Australia in the firing line as Trump, Pyongyang and now China talk of war

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A mad man in Pyongyang with a growing arsenal of missiles and nuclear weapons. A US president thought by much of the world to be barely more rational.

The globe’s stock markets sinking as US military commanders swear they are ready for action, and Australia’s leader immediately vowing to join the fray if both sides’ red-hot rhetoric becomes an all-out shooting match.

Meanwhile, the world holds its breath as the risk of nuclear war hits heights not seen in the six decades, since Moscow and Washington faced off in the Cuban Missile Crisis.

Prime Minister Malcolm Turnbull said on Friday that Australia would commit troops to fight if the North Korean regime launched an attack on the US.

“America stands by its allies, including Australia of course, and we stand by the United States,” Mr Turnbull told 3AW.

“So be very, very clear on that. If there’s an attack on the US, the ANZUS Treaty would be invoked and Australia would come to the aid of the United States, as America would come to our aid if we were attacked.”

The latest dark omen came late Friday, when Beijing stated through a state-run newspaper how it intends to react if someone on either side pushes the launch button.

If North Korea launches an attack that threatens the US then China should stay neutral, the Global Times reported.

However, the paper continued, if the US attacks first and tries to overthrow North Korea’s government, China will stop them.

That Beijing should state its position so clearly was the latest indication that the prospect of war has been nudged closer to catastrophic fact as President Donald Trump again ratcheted up verbal attacks on North Korea and its leader.

korea misslile
A North Korean missile stands ready to launch.

At a press conference he again warned Pyongyang against attacking Guam or US allies after the regime disclosed plans to fire missiles over Japan to land near the US Pacific territory.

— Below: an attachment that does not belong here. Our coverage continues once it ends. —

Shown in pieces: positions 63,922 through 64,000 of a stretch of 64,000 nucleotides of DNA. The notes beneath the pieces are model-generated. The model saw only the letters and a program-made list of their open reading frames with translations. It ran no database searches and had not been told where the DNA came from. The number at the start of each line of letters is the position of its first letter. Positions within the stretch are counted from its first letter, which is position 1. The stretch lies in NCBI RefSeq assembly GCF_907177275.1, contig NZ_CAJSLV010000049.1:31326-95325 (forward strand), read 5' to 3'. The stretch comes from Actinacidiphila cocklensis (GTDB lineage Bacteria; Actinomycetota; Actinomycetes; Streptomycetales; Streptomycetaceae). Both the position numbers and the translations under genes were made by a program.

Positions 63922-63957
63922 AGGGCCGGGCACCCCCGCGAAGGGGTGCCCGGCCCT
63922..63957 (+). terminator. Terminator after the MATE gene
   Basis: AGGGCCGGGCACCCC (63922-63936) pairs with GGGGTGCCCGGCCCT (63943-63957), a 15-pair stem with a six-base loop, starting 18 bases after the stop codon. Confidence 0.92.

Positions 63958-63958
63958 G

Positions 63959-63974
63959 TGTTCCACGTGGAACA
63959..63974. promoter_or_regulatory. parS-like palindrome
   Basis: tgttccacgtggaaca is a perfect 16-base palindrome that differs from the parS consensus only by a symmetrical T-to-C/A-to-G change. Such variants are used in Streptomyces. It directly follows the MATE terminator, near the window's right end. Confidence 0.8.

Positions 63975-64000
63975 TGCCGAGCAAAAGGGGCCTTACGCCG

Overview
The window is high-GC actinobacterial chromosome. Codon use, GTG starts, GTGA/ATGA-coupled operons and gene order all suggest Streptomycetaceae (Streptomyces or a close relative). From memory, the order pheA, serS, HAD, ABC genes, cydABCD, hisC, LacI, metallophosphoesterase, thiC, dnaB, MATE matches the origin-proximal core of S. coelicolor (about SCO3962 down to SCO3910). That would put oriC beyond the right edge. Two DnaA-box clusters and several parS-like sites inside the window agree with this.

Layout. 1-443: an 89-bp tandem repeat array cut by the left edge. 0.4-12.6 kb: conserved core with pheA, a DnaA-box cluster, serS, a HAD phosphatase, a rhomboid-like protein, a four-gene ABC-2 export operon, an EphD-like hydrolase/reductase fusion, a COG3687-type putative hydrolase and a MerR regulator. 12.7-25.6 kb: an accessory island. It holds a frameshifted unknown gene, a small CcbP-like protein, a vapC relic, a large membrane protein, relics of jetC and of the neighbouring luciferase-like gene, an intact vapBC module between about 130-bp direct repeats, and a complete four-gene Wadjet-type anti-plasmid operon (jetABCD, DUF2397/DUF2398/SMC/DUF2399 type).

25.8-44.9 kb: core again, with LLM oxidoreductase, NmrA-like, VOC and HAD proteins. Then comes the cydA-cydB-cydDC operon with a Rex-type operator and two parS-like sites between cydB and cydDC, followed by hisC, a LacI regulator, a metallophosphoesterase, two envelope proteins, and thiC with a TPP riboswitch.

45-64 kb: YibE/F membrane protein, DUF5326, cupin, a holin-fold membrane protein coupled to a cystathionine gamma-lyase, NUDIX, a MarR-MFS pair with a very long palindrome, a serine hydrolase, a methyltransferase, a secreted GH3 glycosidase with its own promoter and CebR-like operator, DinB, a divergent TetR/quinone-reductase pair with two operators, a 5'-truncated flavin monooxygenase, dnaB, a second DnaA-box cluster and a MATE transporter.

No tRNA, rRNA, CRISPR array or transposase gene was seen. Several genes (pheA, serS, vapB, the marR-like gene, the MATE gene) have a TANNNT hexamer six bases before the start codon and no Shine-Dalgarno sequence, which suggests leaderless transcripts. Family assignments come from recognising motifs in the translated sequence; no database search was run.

And it’s not only Japan and Guam in the potential firing line – an Australia city could be in equal danger of obliteration beneath a mushroom cloud, which is what the Kim regime warned earlier this year Australia would risk if it “persists in following the US moves to isolate and stifle the DPRK”.

That scenario is no dark fantasy, according to a leading academic and security expert who notes North Korean rockets would not be needed.

If North Korea wanted to make an example of a US ally, says RMIT University’s Professor of Human Security and International Diplomacy Joseph Siracusa, Australia would be a perfect and easy target.

All it would need, he told The New Daily, is a shipping container, a cargo ship and a plan to place them in an Australian port. With only a small percentage of containers subjected to security X-rays, the chances of getting such a weapon to an Australian dock would be high.

Using Melbourne as a model, Professor Siracuse calculated the immense destruction a smuggled warhead would inflict if detonated outside Melbourne’s Town Hall.

“Those in the direct line of sight of the blast would be exposed to the thermal pulse and killed instantly, while those shielded from some of the blast and thermal effects would be killed as buildings collapse,” he explains.

Melbourne’s iconic Flinders Street Station would vanish in a super-heated shock wave, as would all but one of the city’s hospitals.

“During the next 15 seconds, the blast and firestorm would extend out for almost four miles, resulting in 80,000 additional fatalities and nearly 140,000 injuries.”

“The North Koreans could easily sell a nuclear warhead or a nuclear device to a terrorist group that then was transported to Australia,” he said.

While the modelling dates back to 2008, he stressed that it was “as relevant then as it is now”.

He argued authorities would not have the capacity to cope with a nuclear terrorist attack, partly because all but one of Melbourne’s large hospitals would lie inside the blast area.

The blast, detonated from the CBD, would also destroy National Gallery of Victoria, Flinders Station, Parliament House, and the State Library of Victoria, the modelling predicts.

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